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Former Charlotte Bobcats (NBA) Head Coach, Mike Dunlap, explains how having the ball in the area between free throw line extended and the corner can hurt the zone when the offense does a “crack back” action.
Drill Summary: The offense is in a 1-3-1 alignment with the point guard at the top, the 2 and 3 men are on opposite wings, the 4 man is at the high post and the 5 is in the ball-side low post. Once the ball gets passed to the wing player in the discussed area, he takes a couple dribbles towards half court. As that is happening, the player in the low post pulls out to the short corner. The ball handler then fakes a pass toward the point guard and instead throws it back towards the 5 man that is now in the short corner. Once the ball is in the short corner, the pass can be made to the high post man diving hard to the basket or on a diagonal pass to the wing.
1) Having the ball in the “gray area” between the free throw line extended and the corner hurts the zone because that is the area where bumps are made on defensive assignments.
2) Any short corner pass flattens the defense. A pass behind the zone makes the defense shrink.
3) When the defense is flattened out, it allows passes to be made to the top.
NBA Strategic Skills Coach & Consultant, Drew Hanlen, shows you a pair of drills that can be used to improve the mechanics of a player’s shot. The first drill works on the player’s upper body mechanics, and the second drill works on the player’s lower body mechanics.
Drill Summary: For the first drill, the player stands right in front of the rim, with a coach standing under it, and must make 20 shots in rapid fire. The coach has 2 basketballs and is handing them to the player as soon as one shot goes up. For the second drill, the player will now stand a little further back, about halfway between the basket and the free throw line. He places a basketball in between his knees and then jumps up and shoots with another basketball, with the coach rebounding for the player. This forces the player to be squared to the basket and jump straight up and down.
1) Catch high, keep high. Don’t bring the ball down.
2) Follow through with the wrist pointed at the rim.
3) Keep your body squared to the basket.
4) The ball between the legs also helps keep the player’s feet at the appropriate width apart.
5) Never miss short. Give yourself a chance for the ball to go in.
Miller Grove (GA) High School Head Coach, Sharman White, takes you through an aggressive closeout drill that ultimately turns into a two on two defensive situation. This drill teaches proper closeout technique, while creating a two on two situation, where you can adapt various game like situations. This drill also emphasizes proper communication and slides needed in order to be an effective defense and carry out an effective game plan.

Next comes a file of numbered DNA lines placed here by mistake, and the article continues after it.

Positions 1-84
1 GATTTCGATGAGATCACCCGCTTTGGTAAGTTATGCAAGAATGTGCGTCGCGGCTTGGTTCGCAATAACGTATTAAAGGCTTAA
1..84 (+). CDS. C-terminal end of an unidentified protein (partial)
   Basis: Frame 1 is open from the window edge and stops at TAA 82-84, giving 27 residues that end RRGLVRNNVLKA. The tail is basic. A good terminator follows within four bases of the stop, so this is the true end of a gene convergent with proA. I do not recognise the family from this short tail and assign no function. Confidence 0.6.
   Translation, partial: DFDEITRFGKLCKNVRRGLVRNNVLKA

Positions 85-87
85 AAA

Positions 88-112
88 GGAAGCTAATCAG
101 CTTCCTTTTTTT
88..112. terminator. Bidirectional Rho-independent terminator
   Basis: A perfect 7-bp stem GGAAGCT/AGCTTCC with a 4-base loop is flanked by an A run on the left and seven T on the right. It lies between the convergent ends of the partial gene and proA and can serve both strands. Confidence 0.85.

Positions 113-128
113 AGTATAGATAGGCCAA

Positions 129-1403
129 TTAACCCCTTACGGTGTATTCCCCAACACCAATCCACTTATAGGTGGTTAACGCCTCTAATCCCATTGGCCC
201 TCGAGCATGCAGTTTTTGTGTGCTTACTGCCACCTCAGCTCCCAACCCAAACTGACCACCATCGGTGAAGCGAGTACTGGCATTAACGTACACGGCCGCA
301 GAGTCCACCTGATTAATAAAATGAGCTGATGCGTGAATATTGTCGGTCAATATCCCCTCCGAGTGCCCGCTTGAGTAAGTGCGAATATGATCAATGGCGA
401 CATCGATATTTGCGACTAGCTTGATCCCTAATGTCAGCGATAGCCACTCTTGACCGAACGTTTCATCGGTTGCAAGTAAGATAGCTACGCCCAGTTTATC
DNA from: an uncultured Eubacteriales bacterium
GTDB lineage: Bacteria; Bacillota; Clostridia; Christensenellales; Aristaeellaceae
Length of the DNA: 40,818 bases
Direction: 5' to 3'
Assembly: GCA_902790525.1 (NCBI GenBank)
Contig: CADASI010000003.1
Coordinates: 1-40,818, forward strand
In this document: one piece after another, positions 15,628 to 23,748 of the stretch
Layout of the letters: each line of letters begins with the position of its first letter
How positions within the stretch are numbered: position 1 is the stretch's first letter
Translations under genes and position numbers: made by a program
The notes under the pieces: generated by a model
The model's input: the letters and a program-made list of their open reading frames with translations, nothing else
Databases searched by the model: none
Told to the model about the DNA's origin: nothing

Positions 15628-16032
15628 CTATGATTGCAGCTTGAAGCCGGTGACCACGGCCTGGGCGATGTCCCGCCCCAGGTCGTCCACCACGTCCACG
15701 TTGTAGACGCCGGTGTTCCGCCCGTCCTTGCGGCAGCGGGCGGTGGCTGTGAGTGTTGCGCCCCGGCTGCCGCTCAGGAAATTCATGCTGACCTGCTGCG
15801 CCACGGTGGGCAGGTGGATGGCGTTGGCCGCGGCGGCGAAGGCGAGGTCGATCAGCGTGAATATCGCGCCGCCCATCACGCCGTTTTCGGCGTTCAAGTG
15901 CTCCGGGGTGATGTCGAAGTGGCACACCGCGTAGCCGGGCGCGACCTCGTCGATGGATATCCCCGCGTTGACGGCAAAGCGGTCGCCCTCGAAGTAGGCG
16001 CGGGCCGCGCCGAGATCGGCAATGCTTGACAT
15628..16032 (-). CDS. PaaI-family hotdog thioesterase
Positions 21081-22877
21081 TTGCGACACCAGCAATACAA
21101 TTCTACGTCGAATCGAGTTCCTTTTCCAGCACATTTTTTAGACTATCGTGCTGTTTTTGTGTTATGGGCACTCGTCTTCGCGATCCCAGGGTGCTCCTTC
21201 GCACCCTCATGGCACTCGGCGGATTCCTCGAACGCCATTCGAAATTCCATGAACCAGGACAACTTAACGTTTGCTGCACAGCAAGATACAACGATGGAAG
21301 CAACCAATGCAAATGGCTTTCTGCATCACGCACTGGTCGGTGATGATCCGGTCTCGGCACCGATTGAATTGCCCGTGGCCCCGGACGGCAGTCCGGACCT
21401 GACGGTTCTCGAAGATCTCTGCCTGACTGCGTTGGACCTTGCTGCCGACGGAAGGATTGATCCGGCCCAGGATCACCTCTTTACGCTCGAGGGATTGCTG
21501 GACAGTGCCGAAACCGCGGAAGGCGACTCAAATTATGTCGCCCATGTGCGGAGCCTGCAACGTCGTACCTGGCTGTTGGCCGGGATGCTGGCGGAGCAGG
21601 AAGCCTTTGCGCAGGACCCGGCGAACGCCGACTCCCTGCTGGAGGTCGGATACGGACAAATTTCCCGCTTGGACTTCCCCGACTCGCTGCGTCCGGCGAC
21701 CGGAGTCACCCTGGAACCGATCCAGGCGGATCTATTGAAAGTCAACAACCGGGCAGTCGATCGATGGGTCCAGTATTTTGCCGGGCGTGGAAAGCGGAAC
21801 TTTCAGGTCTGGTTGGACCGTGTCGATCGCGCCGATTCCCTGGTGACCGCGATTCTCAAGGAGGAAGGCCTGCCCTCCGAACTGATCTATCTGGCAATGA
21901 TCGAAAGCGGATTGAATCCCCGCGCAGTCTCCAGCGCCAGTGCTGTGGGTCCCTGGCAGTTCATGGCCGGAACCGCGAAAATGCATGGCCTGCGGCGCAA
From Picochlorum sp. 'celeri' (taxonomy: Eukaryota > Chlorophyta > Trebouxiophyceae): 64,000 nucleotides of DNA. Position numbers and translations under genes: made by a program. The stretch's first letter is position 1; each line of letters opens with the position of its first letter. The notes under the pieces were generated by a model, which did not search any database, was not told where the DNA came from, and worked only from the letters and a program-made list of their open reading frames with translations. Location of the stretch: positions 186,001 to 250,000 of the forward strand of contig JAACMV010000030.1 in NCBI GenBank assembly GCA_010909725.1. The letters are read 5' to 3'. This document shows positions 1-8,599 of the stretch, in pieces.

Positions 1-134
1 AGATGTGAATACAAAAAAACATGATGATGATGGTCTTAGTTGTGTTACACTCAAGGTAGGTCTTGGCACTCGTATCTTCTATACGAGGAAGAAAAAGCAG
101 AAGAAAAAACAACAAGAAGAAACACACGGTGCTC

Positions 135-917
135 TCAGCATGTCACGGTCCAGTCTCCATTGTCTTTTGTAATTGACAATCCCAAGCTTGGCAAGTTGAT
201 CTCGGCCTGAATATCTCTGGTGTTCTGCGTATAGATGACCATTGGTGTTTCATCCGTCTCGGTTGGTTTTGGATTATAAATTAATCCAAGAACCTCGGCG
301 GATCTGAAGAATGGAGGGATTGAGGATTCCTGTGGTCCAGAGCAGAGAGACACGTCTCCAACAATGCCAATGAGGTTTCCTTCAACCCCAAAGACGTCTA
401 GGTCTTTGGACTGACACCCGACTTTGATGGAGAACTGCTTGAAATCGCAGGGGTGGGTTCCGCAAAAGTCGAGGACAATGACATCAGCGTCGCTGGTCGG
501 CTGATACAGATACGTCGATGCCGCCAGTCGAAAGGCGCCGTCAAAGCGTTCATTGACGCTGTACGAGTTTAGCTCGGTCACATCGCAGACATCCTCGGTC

Drill Summary: Players begin in a four out offensive position containing two slot players and two mid wing to short corner spots. The player in either the right or left wing will pass it to the slot player next to him/her. The slot will then make a quick pass to the next slot player. The player making the initial pass will sprint to the opposite slot and close out aggressively to prevent the three point shot. The slot player who swung the ball will sprint to closeout the opposite corner creating a two on two situation.
University of Minnesota Head Coach, Richard Pitino, uses the “85 & 2 Drill” regularly in practice, as a conditioner, to help his team stay in shape to play an up and down full-court pace of basketball. The drill requires the team to make 85 left-handed lay-ups in two minutes.
Drill Summary: Coach Pitino tells the team to split in half and go to each baseline to start the drill. The drill begins with a player passing to a coach on the elbow, getting the ball back, and going three dribbles to the other basket for a lefty lay-up. The clock will not start until the first lay-up is made. A coach is placed on each left elbow and the drill takes place on both sides of the court with continuous left-handed lay-ups. The team can only use three basketballs for the entire drill.
1) Limit Your Dribbles (Three Dribbles after Receiving the Ball Back from the Coach)
2) Dribbling and Finishing with Your Weak Hand
3) Passing & Catching on the Go
Robert Morris University Head Coach, Andy Toole, explains how important it is to step to a pass and catch it before the defender is able to close out. This segment will help you become better offensively as you’ll work on footwork and squaring up to the basket to shoot.
Drill Summary: This drill consists of one player who catches a “reverse rolling pass” from the coach and squares up to the basket as quickly as he can using the proper footwork. The drill is conducted on the short corner block on one side of the court and continues to the short corner on the other side of the court around the entire perimeter.